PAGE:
Reading Western literature in the 80s China

Several weeks ago I met several local writers, and as we were discussing the books that had made a big impression on us when we were children, I realized that I hadn’t read most of the books they mentioned. When I confessed, one writer said in disbelief, “Really? But these books are famous.”

No, I replied, not in China, not when I grew up. How many Americans have read Chinese classics? If I ask someone growing up in the U.S. if he or she has read or even heard about 《三国演义》 (Romance of the Three Kingdoms),  the chance is that he or she has no clue.

But I did read many western books when I was a child, thanks to my father, who loved to read and had three tall shelves of books, half of them being foreign literature. He was the kind of person who would rather go hungry than not possess a good book.

I grew up on a state-run farm where my parents had lived since 1961. They had been sent there because my mother came from a so-called ‘capitalist family.’

During the Cultural Revolution both my parents endured persecution and punishment. For several years they lived in a cow shed. It was a real one, as my mother later told me, where she and my dad had to spend days removing cow dung before they could move in.

After the Cultural Revolution my parents assumed their previous jobs, my father a teacher, my mother a cotton agricultural scientist.

On the farm it was hot in the summer, the temperature often reaching 40 ͦ Celsius. Insects were abundant. On some nights, when staying indoors was unbearable, people took their bamboo beds outside, splashing water on them to cool them down, and slept there.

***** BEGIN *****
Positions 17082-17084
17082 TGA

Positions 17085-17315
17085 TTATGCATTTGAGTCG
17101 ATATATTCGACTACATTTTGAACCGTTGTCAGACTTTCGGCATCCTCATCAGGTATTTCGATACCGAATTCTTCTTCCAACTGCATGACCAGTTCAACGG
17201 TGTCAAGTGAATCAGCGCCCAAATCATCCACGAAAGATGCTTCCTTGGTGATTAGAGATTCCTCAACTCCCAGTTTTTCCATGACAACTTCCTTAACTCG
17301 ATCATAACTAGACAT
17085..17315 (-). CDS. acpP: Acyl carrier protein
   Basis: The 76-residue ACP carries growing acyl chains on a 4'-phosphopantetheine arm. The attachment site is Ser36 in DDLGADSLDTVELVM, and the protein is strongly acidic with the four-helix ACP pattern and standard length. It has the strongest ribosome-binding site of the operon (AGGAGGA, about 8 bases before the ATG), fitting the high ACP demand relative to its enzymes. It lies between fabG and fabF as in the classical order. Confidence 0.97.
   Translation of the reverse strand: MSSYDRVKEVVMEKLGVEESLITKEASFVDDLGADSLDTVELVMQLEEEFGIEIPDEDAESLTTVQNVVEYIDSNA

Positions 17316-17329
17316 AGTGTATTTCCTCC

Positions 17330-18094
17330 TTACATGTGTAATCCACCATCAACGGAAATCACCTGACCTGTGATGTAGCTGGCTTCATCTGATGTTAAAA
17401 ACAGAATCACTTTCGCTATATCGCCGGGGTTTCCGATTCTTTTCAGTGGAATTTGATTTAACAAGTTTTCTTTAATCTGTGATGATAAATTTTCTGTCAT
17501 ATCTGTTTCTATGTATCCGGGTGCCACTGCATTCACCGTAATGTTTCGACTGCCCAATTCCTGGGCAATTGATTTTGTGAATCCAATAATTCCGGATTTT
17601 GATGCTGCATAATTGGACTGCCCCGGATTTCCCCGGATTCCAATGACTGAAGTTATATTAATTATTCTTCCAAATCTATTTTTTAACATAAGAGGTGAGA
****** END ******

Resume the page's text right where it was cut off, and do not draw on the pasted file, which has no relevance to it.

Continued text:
I loved those evenings, when the men played cards and chatted over tea and cigarettes, the women talked and laughed while busying themselves with sewing and knitting and the kids played tag and war games till exhaustion conquered them.

On those nights my father would read me Hans Christian Andersen’s fairy tales. Yes, there was a beautiful country far, far away where “water is as blue as the prettiest cornflower and as clear as crystal, where there was a princess who could feel a pea through twenty mattresses and twenty eider-down beds.” Yes, the kids there were just like me, curious and nature-loving.

The day after my father read Little Ida’s Flowers to me I buried some rose pedals in a match box as Little Ida did in the story. As I covered the box with soil I thought how wonderful it would be if I could travel to Denmark to meet Little Ida and make friends with her.

When I was in the third or fourth grade I began to linger in front of my father’s bookshelves, standing on a rickety stool to look for books with attractive titles or cover art. I was particularly attracted to fairy tales from the ancient Rome and Greek, Aesop’s Fables, Great Expectations, The Three Musketeers, The Dancing Girl of Izu, Jane Eyre, Price and Prejudice, Leaves of Grass, Hemingway’s short stories.

Translated books from the West at that time typically contained a section called ‘Editor’s Comments.’ The section would say first why this book was good and must be read, then it would add that due to the author’s capitalistic or other inclinations, which constituted a disfavored background, the book had flaws and biases in its political and world views.

I would sit in a corner absorbing these books, ignoring new words and difficult passages, and sometime entire pages and chapters if they became too complicated or philosophical. The strange people and places in the books fascinated me—the people and places of England, America, France, Greece, Russia, Italy……

This was my early education of Western literature, and also my first contact with the world outside China.